NLR Employees

NLR attaches great importance to the training and development of (future) staff. Knowledge has to be updated constantly and clients expect NLR to be in the vanguard of innovative knowledge development. NLR fulfils these expectations by stimulating staff to continually develop their knowledge and skills in their chosen field. NLR also accumulate knowledge by seconding staff to (international) clients. This ensures that NLR's knowledge is developed on site and that the client's requirements are accurately conveyed to colleagues back at NLR.

Number of staff in persons (including DNW)

Staff in Full-time Equivalents (excl. DNW)

Gender division (Excluding DNW)

Age breakdown (Excluding DNW)

Educational level of staff (excluding DNW)


Awards

NLR researchers received a prestigious award from National Instruments (NI), a leading global player in the field of measurement and testing equipment. Presented during the NIweek 2014 in Austin, the award acknowledges the remarkable achievements of researchers working with NI technology. NLR won the award in the 'Physical Test and Monitoring' category, for the design and development of an advanced system that analyses acoustic profiles for a new Airbus aircraft.

NLR researchers were presented with the Scientific Achievement Award 2014 at the NATO Science and Technology Organization meeting in Bratislava, Slovakia. Established in 1989, this award acknowledges excellence in scientific research in the field of aviation technology and aviation system applications.


Bart Eussen and Henk Jan ten Hoeve were presented with the NATO-Scientific Achievement Award 2014

The NLR team received the award for their exceptional contribution in recent years to the Technical Group AVT-174 Qualification and Structural Design Guidelines for Military UAVs.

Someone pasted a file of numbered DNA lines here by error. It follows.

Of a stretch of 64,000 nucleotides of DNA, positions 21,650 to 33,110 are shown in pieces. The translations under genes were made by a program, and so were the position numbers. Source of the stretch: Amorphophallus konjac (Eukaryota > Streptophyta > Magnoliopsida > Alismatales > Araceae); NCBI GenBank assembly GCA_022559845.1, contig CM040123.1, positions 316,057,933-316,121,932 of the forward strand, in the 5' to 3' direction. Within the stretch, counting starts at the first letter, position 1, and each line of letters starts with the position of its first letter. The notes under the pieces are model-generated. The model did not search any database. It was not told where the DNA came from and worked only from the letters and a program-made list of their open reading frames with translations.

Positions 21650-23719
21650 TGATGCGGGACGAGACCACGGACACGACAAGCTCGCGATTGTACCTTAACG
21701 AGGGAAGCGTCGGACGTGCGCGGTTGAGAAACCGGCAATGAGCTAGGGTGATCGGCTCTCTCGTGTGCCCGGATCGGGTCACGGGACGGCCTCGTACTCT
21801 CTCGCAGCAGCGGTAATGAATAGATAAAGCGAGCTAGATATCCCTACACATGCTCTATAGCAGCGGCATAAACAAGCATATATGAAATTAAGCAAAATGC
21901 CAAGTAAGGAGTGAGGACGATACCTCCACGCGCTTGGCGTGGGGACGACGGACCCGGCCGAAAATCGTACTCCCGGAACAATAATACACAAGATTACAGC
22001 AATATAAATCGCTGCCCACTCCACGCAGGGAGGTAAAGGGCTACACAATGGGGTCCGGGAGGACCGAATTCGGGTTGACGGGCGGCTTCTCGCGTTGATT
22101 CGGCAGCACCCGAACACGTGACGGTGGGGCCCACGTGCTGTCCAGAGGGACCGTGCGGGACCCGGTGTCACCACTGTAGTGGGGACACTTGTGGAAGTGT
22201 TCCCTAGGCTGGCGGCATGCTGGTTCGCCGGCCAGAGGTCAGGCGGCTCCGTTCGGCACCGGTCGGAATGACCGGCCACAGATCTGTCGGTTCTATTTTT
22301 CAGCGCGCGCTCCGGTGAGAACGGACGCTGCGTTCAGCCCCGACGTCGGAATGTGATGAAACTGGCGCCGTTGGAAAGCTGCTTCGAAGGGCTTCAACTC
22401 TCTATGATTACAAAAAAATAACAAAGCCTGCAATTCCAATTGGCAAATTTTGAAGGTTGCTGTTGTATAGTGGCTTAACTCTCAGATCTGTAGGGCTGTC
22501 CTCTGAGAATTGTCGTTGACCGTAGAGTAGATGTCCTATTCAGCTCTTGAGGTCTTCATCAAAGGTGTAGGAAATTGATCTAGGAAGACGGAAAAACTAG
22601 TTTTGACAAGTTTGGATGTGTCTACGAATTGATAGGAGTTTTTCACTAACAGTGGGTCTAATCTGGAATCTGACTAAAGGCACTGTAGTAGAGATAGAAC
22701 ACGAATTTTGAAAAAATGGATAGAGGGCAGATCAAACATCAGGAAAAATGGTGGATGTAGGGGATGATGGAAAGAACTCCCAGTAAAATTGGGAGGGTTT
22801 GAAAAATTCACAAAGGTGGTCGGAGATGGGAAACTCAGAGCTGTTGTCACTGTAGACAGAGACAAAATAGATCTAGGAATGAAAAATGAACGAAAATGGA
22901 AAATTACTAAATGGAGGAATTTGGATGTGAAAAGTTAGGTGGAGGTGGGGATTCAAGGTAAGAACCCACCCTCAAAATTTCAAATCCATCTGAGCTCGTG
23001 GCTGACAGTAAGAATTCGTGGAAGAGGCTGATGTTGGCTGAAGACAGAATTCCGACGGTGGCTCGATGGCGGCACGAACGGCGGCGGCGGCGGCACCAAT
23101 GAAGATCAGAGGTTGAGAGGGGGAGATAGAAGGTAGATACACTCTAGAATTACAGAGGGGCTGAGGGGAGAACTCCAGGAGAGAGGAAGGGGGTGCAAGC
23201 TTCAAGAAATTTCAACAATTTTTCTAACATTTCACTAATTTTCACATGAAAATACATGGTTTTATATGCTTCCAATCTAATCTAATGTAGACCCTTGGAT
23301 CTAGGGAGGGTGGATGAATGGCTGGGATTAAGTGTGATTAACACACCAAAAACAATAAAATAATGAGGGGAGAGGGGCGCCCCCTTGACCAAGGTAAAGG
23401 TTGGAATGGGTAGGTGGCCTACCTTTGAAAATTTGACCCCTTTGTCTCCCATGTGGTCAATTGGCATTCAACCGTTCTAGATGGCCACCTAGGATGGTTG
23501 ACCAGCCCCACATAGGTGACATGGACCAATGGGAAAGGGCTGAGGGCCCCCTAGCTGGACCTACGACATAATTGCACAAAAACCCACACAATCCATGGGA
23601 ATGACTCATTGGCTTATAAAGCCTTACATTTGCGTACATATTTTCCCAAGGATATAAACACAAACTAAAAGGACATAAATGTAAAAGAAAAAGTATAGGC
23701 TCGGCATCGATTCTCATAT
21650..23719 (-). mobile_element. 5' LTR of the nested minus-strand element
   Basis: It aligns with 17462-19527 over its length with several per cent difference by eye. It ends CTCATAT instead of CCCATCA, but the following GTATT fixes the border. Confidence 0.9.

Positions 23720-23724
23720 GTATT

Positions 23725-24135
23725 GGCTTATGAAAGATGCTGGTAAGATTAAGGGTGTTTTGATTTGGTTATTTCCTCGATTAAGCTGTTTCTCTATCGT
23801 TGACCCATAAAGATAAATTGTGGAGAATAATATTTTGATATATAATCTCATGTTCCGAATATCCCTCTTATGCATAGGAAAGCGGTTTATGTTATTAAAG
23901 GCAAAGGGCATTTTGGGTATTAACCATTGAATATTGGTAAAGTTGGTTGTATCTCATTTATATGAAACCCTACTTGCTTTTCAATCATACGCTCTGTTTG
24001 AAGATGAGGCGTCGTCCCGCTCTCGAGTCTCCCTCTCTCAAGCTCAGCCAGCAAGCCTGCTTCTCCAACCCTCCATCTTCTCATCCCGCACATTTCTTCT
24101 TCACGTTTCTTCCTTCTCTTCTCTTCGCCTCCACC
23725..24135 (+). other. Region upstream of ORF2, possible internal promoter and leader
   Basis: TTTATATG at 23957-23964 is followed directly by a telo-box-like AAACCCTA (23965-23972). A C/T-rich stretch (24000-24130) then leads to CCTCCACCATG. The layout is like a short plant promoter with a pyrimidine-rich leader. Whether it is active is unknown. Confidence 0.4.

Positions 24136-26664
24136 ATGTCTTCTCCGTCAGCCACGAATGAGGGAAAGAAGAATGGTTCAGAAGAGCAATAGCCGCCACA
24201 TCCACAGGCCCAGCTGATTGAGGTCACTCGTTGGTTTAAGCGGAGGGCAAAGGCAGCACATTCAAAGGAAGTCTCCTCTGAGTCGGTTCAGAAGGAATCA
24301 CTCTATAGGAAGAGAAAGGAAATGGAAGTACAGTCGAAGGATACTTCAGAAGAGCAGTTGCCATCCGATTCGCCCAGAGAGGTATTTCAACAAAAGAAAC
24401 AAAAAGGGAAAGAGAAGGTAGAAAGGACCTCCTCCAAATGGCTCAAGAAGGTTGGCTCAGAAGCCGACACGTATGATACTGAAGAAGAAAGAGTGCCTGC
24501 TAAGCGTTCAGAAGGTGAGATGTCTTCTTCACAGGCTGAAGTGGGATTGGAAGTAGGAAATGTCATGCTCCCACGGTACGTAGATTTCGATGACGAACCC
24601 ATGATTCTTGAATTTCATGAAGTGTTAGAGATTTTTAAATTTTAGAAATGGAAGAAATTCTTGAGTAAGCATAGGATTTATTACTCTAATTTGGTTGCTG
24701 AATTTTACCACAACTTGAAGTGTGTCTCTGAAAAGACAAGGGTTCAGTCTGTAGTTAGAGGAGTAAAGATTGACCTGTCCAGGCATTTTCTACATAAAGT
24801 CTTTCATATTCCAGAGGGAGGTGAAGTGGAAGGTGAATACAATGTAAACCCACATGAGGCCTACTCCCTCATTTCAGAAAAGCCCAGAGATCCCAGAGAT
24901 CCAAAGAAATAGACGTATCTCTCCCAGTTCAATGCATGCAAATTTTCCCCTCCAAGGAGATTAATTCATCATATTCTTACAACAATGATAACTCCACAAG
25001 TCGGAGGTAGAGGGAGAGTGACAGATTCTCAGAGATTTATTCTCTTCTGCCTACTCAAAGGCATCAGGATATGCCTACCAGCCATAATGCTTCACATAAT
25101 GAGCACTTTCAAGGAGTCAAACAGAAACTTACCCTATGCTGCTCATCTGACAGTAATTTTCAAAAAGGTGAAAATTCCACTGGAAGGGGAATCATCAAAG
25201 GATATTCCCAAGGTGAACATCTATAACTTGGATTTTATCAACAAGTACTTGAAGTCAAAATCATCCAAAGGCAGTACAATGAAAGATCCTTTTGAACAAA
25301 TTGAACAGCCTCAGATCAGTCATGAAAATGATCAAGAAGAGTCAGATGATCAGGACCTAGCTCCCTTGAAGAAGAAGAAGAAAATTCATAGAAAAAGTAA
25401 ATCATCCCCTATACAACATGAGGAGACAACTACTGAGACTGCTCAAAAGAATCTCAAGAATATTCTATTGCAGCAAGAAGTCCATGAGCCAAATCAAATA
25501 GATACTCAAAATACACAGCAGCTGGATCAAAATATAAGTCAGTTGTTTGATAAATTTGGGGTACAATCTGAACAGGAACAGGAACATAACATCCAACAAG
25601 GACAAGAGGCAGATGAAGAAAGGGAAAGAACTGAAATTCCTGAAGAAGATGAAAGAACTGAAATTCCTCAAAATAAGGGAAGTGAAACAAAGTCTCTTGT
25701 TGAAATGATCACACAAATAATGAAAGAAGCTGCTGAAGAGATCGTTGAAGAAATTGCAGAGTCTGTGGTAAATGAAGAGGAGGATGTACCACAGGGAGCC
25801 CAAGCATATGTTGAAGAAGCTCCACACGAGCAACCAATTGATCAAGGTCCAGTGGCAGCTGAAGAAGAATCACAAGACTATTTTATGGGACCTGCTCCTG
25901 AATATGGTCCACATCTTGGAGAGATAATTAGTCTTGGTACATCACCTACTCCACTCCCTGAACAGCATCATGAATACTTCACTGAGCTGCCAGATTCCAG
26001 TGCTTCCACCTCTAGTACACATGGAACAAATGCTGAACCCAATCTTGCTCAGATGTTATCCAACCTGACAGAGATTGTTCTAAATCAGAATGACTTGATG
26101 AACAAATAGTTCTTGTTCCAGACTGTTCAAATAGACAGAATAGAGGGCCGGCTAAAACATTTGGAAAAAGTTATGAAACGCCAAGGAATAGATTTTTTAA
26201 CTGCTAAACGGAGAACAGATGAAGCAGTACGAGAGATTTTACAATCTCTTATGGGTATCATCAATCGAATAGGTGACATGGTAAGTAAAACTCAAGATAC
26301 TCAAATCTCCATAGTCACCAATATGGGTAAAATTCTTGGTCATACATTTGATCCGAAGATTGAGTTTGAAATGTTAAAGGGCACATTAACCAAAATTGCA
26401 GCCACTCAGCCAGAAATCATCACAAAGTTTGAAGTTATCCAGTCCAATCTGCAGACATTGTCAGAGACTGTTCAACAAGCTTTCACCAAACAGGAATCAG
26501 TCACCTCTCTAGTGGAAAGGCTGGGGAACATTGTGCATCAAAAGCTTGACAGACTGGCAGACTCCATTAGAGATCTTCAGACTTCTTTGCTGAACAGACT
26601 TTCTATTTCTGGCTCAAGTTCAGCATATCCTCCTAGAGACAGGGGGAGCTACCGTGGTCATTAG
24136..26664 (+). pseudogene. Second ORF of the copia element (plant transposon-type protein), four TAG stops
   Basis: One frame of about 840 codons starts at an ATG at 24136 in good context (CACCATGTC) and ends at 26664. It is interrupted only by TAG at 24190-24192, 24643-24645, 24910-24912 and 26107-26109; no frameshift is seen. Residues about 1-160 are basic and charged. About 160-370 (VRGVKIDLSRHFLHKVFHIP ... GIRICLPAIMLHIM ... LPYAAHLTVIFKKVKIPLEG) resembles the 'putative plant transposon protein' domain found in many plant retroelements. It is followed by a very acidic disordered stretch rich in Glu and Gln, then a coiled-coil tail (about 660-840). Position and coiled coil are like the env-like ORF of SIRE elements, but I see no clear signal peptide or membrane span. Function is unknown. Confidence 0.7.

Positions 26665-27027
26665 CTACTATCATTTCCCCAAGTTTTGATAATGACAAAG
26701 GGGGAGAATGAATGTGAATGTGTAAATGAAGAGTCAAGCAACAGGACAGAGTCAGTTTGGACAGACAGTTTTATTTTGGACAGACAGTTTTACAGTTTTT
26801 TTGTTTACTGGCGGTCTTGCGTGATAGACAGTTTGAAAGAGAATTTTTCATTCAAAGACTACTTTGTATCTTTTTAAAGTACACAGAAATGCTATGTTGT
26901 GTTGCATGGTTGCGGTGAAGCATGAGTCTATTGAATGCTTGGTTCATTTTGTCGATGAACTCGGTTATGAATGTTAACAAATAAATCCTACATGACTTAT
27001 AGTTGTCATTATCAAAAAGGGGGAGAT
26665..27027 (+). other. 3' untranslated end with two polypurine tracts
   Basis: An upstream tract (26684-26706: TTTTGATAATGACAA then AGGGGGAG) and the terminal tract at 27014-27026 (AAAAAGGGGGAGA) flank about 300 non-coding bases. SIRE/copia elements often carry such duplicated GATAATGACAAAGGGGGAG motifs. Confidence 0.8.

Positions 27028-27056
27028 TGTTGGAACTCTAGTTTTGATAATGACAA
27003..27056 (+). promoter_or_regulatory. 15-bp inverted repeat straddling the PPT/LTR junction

NLR's contribution to this Technical Group consisted of researching guidelines to be formulated for the design and certification of military UAVs.

NLR also received an award from the European Space Agency (ESA) for its involvement in the development of the Galileo satellite navigation system. At the end of 2013, an NLR laboratory plane became the first aircraft to determine its position with the aid of Galileo signals. The aircraft's latitude, longitude and altitude were determined using signals from the first four Galileo satellites, allowing the test aircraft's position to be tracked throughout the flight. This was the first time Europe used its own, independent satellite navigation system to ascertain an aircraft's position in flight.


PhD research

After spending four years doing PhD research at NLR, Michael Arntzen successfully defended his dissertation to obtain his doctorate. His dissertation titled ‘Aircraft noise calculation and synthesis in a non-standard atmosphere' studies the influence of climatic conditions (in the Netherlands) on aircraft noise contours and aircraft noise synthesis. The latter is a relatively new method that allows calculated results to be made audible and experienced in NLR's Virtual Community Noise Simulator (VCNS).

Michael Arntzen successfully defended his PhD dissertation

Martien Oppeneer also successfully defended his PhD dissertation titled 'Sound propagation in lined ducts with parallel flow', which sought an efficient means to calculate sound propagation in a cylindrical duct with a layered flow, in terms of both speed and temperature.